Tag Archives: EDU6139

Marzano & Marzano. (2010). The Inner Game of Teaching–Revisited.

In August of 2011, I wrote a blog post discussing this chapter in Marzano (2010).

I still stand by these words that I wrote last year:

“If you don’t–deep down–have an unshakeable belief (expectation) that your students can learn, and that you make a difference, then you will never be a successful teacher.  This is because you inner beliefs affect all of your outward actions and emotions, and without positivity in both of those, you will not positively affect student achievement.”

The refining power that my experiences the past year have had on that statement is as follows.  In your desire to persuade students that you believe they can achieve much more, it is *not* OK to raise your voice or get upset that they are not *now* acting like they want to or are able to achieve more.  In a couple of instances I have caused unnecessary friction between students and me.  I believe my passion in the conversation was coming from the right place, but the method of delivery of my message was not very helpful.  Or put another way, the love part of tough love is not communicated very effectively when you are yelling or experiencing a racing pulse.

I was especially drawn this time to the section on the long-term care and maintenance of the inner game.  In particular the section around classifying events in Marzano & Marzano (2010) mentions psychotherapy.   

When teachers or any other professionals are plagued with primary negative events that have occurred in their lives, brief periods of therapy can greatly enhance their effectiveness and their sense of self-efficacy. (360)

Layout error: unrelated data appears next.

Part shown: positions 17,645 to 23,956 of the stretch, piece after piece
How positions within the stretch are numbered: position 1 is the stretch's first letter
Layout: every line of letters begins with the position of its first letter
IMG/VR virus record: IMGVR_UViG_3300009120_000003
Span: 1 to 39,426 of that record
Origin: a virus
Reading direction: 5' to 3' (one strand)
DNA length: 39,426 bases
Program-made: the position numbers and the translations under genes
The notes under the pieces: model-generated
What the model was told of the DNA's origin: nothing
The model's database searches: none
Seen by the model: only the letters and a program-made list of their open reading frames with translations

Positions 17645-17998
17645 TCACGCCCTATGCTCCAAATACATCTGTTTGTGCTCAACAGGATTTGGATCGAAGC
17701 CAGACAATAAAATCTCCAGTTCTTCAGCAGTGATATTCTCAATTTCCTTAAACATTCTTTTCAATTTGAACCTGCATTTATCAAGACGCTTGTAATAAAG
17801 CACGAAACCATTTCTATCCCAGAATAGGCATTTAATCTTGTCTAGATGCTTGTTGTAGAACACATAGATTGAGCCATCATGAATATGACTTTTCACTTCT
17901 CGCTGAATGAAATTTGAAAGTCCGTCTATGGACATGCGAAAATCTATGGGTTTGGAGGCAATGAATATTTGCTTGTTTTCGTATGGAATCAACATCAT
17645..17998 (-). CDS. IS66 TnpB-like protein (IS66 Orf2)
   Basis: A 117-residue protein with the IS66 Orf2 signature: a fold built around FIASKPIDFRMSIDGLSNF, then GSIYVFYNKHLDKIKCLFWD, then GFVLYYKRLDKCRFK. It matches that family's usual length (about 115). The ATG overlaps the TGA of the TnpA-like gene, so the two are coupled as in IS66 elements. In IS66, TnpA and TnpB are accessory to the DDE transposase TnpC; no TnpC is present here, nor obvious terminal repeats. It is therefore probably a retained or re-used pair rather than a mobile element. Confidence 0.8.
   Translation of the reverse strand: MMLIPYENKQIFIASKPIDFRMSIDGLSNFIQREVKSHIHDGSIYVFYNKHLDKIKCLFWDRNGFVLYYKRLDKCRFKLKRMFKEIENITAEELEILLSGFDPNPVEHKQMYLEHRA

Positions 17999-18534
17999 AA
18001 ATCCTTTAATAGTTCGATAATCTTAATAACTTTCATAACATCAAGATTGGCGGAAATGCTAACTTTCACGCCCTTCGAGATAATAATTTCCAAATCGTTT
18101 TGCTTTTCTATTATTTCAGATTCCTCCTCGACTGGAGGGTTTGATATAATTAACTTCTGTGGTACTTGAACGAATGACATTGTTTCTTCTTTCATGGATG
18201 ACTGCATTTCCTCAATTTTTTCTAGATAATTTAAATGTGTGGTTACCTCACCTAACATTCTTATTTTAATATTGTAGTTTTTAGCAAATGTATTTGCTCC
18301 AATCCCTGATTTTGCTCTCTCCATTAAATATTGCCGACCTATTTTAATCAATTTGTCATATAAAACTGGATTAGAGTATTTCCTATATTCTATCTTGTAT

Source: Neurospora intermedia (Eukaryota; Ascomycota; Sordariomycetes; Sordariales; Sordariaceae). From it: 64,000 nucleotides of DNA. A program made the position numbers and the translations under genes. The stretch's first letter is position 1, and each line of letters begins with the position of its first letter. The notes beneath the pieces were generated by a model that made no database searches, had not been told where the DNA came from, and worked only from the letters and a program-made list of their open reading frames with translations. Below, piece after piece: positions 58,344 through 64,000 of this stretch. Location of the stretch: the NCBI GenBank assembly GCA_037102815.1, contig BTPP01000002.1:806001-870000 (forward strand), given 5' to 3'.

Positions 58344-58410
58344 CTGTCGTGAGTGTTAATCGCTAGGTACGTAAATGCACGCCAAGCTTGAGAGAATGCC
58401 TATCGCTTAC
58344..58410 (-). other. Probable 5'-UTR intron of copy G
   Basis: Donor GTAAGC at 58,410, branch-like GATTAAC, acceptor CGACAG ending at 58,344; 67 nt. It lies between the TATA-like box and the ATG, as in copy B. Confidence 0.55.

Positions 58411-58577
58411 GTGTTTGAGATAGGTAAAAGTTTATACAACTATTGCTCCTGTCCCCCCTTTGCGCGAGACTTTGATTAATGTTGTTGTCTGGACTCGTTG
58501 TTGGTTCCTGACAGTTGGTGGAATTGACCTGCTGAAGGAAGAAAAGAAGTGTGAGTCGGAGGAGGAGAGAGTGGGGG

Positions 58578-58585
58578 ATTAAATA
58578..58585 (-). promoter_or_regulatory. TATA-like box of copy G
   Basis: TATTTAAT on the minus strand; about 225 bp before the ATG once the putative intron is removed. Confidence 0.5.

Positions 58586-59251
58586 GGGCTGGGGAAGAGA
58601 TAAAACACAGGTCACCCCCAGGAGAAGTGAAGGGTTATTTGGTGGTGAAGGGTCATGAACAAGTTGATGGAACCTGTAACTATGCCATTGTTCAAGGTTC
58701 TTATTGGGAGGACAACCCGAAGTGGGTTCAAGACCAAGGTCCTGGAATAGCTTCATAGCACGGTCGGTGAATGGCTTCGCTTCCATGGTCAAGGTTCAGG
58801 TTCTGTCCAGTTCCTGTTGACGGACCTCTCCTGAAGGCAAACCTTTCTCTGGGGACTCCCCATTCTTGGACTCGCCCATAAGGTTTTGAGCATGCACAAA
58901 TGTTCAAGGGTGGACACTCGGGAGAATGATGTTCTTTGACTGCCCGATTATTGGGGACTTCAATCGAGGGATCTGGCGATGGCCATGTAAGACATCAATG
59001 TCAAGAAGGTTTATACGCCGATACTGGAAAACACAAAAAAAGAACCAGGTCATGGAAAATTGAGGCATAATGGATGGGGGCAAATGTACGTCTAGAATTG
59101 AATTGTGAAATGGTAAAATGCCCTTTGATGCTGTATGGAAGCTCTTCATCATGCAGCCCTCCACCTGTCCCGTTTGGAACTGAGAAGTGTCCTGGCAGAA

What I did not have a good sense at the beginning of my internship is the need for teachers to keep their inner-game healthy despite the battering it sometimes takes with challenging students.  Especially when the challenging students seem to outnumber those that are not as difficult.  All teachers deal with those students that grow like hothouse flowers and bloom incredibly with little tending, versus those students that like prickly cactus defy even efforts to tend and water them.

And finally, the discussion on examining congruence between basic operating principles and actions has almost unknowingly been my constant companion during this internship.  As a math/science teacher, do I really believe all students can learn math?  Do I believe all students should learn calculus?  Are there any students that do *not* need to know basics of decimals, fractions and percents?  Is it always possible to find an explanation or motivation of a math/science EALR or standard that will speak to the student?  Deep down, don’t all students have questions, want to know why? or how?  Are my answers to those questions (and more) adequately and accurately reflected in my everyday actions?

As I call a business person and ask for a student mentorship, or ask some overworked soul for another tour of their workplace, or ask yet another student if they have spent any time on Khan Academy, I sometimes feel a little foolish.  But then I remember that my inner game says that my students need someone to be a fool for them sometimes, to express hope in them when they don’t even have it themselves.  I like the words of Michael Card and I invite you to  “believe the unbelievable and come be a fool as well.”